“To be clear, the fact that the magnitude of these layoffs is so large and that we’re parting ways with so many people near and dear to you all, is ultimately my fault,” wrote Finzer. “While I stand by this being the best move for the company, I also recognize that the decisions I made as CEO have resulted in real human pain.”
Two days after the layoffs, Finzer and about 50 employees—half of those remaining—shipped off to a company retreat at a mansion in West Hollywood and will be there until Nov. 17, according to both a screenshot of a message from Stephanie Selvius, OpenSea’s interim “head of people,” and a person familiar with the matter. (An OpenSea spokesperson confirmed that there is currently an employee offsite in the Los Angeles area but declined to specify the location.)
“There are no bad rooms,” Selvius wrote, in reference to the almost 11,000-square-foot mansion. “[F]irst come, first serve.”
Per property records, the Hollywood home is worth north of $9 million and is owned by Lorenzo Doumani, a Las Vegas real estate developer who bought it in 2013 and now rents it out for corporate retreats, among other events. Katy Perry and Russell Brand were the previous owners, according to NBC, and decided to sell the house after their 2012 divorce. As of February 2023, the monthly asking rent for Perry’s former domicile was about $275,000, per The Real Deal.
An OpenSea spokesperson said that a large rental is more cost-effective than, for example, the expenses associated with renting out a conference center. The company also said that the cost of the mansion, which it declined to disclose, was secondary to the benefits of using it to focus the remaining staff on OpenSea’s new corporate direction.
“Hidden sauna in the gym… goals,” wrote one employee on Slack of the mansion’s amenities.
Finzer and OpenSea staff gathered at the Hollywood home, built in 1921, to sketch out his vision for OpenSea 2.0. (The Slack channel where Selvius, an OpenSea executive, posted details about the company retreat was named “os2-la-offsite.) However, the details surrounding OpenSea 2.0 remain vague, even according to Finzer’s memo to surviving staff. “We’re playing defense when we should be playing offense, and we’re following as opposed to leading,” he wrote.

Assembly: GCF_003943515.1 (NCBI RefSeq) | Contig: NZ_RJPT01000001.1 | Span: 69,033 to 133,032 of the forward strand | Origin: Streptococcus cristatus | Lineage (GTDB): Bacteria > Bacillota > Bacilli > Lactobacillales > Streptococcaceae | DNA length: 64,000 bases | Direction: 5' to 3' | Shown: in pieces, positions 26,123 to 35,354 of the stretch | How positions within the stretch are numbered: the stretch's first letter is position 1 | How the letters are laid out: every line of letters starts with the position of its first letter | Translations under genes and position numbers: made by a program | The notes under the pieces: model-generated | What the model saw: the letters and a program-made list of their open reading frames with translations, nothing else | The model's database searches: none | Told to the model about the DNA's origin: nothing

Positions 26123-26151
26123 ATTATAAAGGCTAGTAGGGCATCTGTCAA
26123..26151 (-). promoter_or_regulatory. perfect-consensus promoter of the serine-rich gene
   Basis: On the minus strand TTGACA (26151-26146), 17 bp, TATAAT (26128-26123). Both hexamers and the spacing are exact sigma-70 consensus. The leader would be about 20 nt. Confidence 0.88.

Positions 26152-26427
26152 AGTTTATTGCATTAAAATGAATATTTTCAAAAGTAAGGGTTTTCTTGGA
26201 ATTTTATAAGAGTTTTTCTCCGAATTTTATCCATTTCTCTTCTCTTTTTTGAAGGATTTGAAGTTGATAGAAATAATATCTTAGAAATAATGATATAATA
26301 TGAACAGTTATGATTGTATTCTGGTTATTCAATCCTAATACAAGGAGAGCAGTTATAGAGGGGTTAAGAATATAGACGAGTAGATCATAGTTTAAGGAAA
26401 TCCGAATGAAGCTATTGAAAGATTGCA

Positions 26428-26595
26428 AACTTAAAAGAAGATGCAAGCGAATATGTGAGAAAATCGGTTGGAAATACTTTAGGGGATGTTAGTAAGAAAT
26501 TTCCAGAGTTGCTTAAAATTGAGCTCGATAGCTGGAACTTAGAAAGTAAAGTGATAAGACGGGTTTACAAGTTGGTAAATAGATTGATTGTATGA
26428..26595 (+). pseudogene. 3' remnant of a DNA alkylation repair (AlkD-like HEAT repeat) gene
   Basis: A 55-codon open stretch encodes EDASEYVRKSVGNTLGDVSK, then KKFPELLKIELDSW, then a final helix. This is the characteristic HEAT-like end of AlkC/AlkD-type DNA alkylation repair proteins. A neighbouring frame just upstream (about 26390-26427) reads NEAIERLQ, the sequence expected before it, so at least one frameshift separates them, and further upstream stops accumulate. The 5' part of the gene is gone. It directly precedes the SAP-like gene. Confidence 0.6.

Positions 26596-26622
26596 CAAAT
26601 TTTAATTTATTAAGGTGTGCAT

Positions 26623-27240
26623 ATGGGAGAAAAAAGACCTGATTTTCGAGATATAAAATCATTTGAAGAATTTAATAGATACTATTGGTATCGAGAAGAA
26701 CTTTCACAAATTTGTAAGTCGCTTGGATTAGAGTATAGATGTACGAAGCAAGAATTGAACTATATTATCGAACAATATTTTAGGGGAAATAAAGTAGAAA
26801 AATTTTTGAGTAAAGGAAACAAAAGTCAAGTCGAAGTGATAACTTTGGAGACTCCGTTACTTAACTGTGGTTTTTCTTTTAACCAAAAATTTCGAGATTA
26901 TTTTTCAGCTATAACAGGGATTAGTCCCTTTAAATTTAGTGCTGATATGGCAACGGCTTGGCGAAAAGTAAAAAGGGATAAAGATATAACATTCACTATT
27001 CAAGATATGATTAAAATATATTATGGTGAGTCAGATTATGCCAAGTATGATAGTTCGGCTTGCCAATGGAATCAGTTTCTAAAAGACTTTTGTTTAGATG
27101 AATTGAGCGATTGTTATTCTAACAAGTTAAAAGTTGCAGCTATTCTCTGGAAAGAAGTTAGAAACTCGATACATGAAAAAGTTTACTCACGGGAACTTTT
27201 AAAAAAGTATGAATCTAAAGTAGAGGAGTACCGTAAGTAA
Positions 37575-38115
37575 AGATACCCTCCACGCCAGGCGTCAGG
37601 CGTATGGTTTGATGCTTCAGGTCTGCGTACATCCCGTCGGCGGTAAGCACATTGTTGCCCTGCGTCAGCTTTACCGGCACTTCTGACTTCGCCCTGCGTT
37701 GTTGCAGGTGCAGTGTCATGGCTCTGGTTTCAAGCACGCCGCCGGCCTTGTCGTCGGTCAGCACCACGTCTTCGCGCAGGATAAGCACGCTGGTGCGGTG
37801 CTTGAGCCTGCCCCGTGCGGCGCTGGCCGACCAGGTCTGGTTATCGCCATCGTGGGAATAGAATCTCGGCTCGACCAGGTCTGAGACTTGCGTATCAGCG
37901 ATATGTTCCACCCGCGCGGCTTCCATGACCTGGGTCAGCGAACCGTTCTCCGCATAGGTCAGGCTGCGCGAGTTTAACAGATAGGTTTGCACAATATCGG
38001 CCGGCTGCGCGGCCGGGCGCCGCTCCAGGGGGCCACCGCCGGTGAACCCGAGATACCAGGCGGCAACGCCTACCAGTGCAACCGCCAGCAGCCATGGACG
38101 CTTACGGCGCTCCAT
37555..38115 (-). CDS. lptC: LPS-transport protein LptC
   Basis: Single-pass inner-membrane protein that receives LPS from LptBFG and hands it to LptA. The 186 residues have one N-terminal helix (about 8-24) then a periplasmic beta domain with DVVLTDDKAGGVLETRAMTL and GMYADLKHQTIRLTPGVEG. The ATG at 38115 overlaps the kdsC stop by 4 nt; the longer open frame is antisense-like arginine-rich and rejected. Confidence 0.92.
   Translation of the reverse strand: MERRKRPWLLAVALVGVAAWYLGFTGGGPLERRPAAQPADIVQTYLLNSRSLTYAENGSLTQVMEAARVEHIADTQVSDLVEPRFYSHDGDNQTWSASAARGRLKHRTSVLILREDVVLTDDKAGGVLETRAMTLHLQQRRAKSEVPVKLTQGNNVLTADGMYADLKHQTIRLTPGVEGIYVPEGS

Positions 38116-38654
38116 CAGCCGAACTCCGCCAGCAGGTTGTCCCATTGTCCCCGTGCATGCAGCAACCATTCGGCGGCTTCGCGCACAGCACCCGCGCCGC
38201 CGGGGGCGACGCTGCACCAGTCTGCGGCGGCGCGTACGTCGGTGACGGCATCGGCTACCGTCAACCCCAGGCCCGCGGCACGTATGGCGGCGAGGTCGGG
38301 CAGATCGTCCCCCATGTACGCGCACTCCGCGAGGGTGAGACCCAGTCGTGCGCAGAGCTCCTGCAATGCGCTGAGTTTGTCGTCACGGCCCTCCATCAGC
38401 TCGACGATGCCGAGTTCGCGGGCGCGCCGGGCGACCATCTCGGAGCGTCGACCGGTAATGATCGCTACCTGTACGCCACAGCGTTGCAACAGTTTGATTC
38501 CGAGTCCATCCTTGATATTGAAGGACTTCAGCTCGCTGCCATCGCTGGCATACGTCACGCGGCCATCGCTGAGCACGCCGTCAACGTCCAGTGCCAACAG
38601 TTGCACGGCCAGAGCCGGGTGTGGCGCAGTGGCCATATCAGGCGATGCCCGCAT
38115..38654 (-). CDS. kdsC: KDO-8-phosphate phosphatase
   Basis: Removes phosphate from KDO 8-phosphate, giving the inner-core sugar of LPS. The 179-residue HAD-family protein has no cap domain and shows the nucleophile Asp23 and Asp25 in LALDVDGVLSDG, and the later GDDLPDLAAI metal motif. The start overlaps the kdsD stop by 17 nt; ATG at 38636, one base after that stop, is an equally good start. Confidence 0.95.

In his memo, Finzer did specify OpenSea’s reorganization plan. The engineering and product teams will have a staff of 40, with “no managers and no titles for the time being,” and the company is moving toward “radical transparency,” opening up, for example, most channels on Slack to all employees.
As for the product itself? Finzer wrote that OpenSea has lots of “technical debt,” or aging infrastructure that is cracking underneath what he called “a shaky foundation.” Rather than fixing things piecemeal, he said he’s leading a total rewrite of all company code.
“But given that we’re rebuilding OpenSea, it wouldn’t make sense to build an identical product,” he wrote in his memo. “As we rebuild, we want to reimagine the OpenSea experience, fix the most painful user issues, simplify, unify, remove functionality that’s not useful, and delight our end users.”
But what does this sea of buzzwords actually mean? Said a source familiar with the matter: “I wish I knew.”